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Goodbye University Hello Multiversity

by Dan Robles on March 9, 2012

I recently responded to the following Question on a Facebook group:

How could a newly established university be designed today in order to be elite? Which features must be included, and which features can be left out?

Subquestion: “What would you include in all dimensions: desired faculty, desired student body, location, graduation, research and tenure requirements, institutional structure and purpose, among other things, and what features would you exclude that are currently prevalent at “elite” institutions such as the Ivy Leagues?”

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My answer as follows:

Why not go farther, much farther. Teachers would not get paid. Instead, they would hold an equity position the future of their students. Sort of like an inverse pyramid scheme built on knowledge assets – teachers would collect a small % amount from many students and a smaller % amount from their many future students students, and so on (multiplying value instead of dividing value). This would attract a certain type of teacher as well as a certain type of student. It would also favor research and innovation since the promise of stagnant salaries are not attractive in this arrangement.

Why two or three subject minors? How about a 3 platform minors; one in social philosophies, a minor in creative arts, and a minor in sciences. Instead of a “degree” your education would be expressed as a string of code representing each unit of study to form your unique API. Your API would interface with the APIs of your colleagues and teachers such that an algorithm could predict the likelihood that a strategic combination of knowledge assets could execute a particular business plan. Such probabilities would be able to predict and associate future cash flows with such business plans. These cash flows could then be securitized into a financial instrument called an “innovation bond”.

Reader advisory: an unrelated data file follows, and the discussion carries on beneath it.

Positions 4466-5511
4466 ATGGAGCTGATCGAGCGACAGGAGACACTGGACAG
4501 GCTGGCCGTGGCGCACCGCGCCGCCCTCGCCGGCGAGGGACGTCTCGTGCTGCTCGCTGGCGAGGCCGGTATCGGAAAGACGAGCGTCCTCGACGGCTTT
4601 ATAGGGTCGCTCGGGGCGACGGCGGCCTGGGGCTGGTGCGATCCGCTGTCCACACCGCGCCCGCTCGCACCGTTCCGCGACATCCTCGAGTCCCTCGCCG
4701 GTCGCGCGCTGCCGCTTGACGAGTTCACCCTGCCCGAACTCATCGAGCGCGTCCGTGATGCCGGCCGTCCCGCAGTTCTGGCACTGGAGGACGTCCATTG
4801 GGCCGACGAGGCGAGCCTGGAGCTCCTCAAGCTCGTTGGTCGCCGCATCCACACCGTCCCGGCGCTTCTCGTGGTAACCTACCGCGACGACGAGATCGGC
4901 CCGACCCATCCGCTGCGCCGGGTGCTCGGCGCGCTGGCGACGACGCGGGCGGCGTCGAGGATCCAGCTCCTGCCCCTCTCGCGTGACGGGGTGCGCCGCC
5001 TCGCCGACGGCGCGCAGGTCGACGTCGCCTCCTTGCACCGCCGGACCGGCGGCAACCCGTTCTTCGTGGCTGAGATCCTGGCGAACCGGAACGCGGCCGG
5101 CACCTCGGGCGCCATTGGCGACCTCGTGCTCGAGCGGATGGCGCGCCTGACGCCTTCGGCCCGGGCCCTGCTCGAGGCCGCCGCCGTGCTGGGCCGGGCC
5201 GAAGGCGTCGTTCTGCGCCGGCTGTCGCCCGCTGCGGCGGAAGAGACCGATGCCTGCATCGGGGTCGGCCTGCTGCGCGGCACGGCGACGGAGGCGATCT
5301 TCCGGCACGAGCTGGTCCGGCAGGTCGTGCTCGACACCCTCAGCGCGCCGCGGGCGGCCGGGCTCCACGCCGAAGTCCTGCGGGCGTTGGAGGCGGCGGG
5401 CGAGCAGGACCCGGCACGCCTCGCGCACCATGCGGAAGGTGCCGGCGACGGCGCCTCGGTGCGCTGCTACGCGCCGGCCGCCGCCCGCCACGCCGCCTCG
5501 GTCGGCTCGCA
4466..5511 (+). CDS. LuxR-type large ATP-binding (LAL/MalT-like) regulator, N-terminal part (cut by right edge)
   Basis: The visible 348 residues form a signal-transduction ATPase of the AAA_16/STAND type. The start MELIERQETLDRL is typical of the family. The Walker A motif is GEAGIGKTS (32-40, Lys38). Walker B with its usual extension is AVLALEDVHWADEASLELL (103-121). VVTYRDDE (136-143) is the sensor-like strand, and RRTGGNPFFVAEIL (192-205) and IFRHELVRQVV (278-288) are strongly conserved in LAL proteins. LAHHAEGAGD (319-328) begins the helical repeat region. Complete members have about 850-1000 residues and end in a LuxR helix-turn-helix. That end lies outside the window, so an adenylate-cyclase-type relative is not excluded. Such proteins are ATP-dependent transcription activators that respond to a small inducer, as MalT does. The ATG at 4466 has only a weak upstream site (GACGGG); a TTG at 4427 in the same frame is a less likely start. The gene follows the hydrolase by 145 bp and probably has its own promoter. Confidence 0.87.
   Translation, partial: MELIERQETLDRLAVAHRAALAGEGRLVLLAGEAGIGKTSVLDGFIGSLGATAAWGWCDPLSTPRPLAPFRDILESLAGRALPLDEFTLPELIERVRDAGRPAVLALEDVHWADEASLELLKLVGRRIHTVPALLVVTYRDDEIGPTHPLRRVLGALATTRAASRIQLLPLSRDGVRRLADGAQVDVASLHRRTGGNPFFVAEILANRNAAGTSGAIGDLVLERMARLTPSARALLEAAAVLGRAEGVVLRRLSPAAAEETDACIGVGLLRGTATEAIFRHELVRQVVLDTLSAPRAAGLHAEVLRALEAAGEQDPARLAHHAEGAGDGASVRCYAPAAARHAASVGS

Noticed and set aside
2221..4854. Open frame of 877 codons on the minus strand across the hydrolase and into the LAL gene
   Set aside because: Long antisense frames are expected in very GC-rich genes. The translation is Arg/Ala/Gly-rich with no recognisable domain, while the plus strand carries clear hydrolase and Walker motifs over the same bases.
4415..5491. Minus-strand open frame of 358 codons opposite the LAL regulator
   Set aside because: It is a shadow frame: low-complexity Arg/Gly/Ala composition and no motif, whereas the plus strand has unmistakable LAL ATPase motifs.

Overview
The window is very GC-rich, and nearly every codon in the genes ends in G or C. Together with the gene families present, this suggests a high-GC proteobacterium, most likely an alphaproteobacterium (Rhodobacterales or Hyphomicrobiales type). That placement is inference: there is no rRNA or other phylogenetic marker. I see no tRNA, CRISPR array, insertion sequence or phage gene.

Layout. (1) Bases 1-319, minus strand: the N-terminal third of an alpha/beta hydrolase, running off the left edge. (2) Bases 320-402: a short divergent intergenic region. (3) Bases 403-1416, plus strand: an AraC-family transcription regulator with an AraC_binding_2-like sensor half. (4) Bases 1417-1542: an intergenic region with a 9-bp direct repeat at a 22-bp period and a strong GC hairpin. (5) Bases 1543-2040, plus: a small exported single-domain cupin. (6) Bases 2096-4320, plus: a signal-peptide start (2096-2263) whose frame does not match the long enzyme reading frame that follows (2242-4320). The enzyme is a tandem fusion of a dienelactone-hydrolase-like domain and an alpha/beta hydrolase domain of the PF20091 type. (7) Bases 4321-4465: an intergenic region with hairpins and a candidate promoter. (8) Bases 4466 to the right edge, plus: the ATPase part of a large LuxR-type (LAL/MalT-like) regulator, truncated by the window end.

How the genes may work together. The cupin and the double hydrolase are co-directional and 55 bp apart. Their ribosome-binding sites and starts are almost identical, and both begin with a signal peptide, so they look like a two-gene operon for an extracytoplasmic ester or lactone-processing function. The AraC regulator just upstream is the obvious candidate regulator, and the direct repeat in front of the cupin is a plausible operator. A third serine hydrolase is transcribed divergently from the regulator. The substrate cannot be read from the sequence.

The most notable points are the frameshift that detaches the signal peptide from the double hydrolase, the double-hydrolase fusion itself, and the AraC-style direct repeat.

Rich people, corporations, and governments would buy these bonds and the revenues would fund the school. Access to the bonds also provides access to the underlying assets – the world’s knowledge. They would be hugely valuable as a hedge agains a declining fiat currency because, like money, knowledge assets can be deployed to create the things people need. Soon, everyone would become a teacher and everyone will become a student in a new form of capitalism will emerge where factors of production are allocated as social, creative and intellectual capital.

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There were several interesting responses to this question as well as comments to my response.  Admittedly, I was riffing a bit with my response , but I’ll defend it as follows:  

First, let us not mistake “money” for “value” as a so-called “equity position” can be denominated in either. Second, there are many examples in society that demonstrate my conclusion.  Parents take an equity position in the future of their children, executives across America have a cadre of protege from whom they take an equity position in their careers, and Society accepts levies, and taxes, and buy bonds that fund public education so that future productive generations can support the elderly.

The miracle of capitalization and securitization have created extraordinary levels of prosperity on Earth compared to historic social structuring.  The ability to capitalize and securitize knowledge assets (as opposed to classical land, labor, and capital) is likely the next economic paradigm…if not the only sustainable economic paradigm.  I would suggest that current university system is the aberration, not my comment above.

Goodbye Universe, Hello Multiverse

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